In a new study, researchers find that increased exposure to air pollution may be associated with first
hospital admissions for acute kidney injury
BUSAN, South Korea, May 2, 2023 /PRNewswire/ — Acute kidney injury (AKI) is a clinical syndrome characterized by a decrease in kidney function. AKI is very common in the United States’ Medicare population, particularly among hospital intensive care unit (ICU) admissions. Furthermore, AKI is associated with the incidence of end-stage renal disease, which eventually increases the burden of long-term care, higher health-care costs, and increased mortality.
In several instances, kidney diseases have been linked to air pollution exposure. Inhaling air pollutants, including gases like nitrogen dioxide (NO2), ozone (O3), and fine particulate matter (PM2.5) that remains suspended in the air, can cause a decrease in kidney function, damaging the tissues and increasing the risk of AKI. Long-term exposure to these pollutants has been linked to DNA damage in renal tissue sepsis, which ultimately leads to AKI. However, studies on the effects of environmental stressors such as air pollution on AKI are lacking.
To address this gap in research, a team of scientists, including Assistant Professor Whanhee Lee from Pusan National University, performed a population-based study to find out if increased air pollution exposure was responsible for the first hospital admissions of patients with AKI in the United States. “Our study investigated the association between air pollution and first hospital admission for AKI using a national retrospective cohort of more than 61 million Medicare beneficiaries. It provides scientific evidence that the public health benefits of stricter air pollution standards may alleviate the risk of AKI,” says Prof. Lee. Their findings were made available online on 10 April 2023 in the journal Environmental Health Perspectives.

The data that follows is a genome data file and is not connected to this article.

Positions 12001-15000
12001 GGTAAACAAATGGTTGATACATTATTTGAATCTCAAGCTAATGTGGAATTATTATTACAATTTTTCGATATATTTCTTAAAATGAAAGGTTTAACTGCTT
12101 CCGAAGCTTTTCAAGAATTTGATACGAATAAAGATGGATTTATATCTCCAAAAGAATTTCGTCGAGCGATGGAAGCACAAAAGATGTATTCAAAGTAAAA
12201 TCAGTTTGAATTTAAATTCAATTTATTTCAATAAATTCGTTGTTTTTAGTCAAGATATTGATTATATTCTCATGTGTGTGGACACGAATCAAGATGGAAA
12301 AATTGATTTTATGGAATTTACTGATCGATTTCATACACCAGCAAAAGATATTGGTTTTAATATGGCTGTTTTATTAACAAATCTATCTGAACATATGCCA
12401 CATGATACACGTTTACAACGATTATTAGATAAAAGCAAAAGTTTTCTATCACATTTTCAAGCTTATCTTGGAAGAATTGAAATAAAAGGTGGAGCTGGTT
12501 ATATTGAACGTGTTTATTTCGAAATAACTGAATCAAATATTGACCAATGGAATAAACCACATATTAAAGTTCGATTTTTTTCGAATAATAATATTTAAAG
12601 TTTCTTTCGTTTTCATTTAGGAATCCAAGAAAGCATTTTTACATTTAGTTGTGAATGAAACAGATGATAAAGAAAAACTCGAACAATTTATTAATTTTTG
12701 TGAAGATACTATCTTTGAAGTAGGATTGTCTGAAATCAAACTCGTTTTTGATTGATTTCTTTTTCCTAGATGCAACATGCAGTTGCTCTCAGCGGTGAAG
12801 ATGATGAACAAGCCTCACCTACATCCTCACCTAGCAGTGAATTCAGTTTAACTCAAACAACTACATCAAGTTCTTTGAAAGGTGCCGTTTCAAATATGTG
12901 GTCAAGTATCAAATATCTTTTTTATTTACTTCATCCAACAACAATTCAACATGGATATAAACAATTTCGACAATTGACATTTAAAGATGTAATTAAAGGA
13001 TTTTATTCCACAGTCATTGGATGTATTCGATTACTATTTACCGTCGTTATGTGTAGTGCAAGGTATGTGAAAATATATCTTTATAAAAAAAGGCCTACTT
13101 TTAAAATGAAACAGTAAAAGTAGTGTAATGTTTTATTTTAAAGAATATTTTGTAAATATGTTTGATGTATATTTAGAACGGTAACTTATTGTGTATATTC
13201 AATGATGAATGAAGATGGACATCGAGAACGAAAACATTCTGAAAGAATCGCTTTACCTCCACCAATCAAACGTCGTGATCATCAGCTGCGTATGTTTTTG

The team analyzed data for over 61 million patients (aged >65 years) who lived in the continental United States from 2000 through 2016 and were enrolled to receive support from Medicare. Their findings confirmed that exposure to PM2.5, NO2, and O3 was associated with an increased risk of first hospital admission for AKI. Interestingly, this association existed even at annual exposures lower than the current National Ambient Air Quality Standard.
Moreover, older adults (>75 years), White people, and those not eligible for Medicare, were found to be more affected by air pollution. The most frequent first hospital admissions for AKI were recorded in the southeastern region, which had the highest levels of PM2.5. In contrast, metropolitan areas such as New York, Los Angeles, and Chicago had the highest levels of NO2, while California had the highest O3 concentration. These data are certainly concerning from the standpoint of public health.
Prof. Lee explains, “Our findings suggest beneficial implications for public health policies to alleviate healthcare expenditures and disease burden attributable to AKI and also provide epidemiological evidence on the value of air pollution guidelines for potential AKI patients.”
The findings of this study could be influenced by the potential confounding effects of underlying health conditions. However, they certainly help “clear the air” on the association between kidney disease and air pollution.
Title of original paper: Air Pollution and Acute Kidney Injury in the U.S. Medicare Population: A Longitudinal Cohort Study
Journal: Environmental Health Perspectives
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SOURCE Pusan National University (PNU)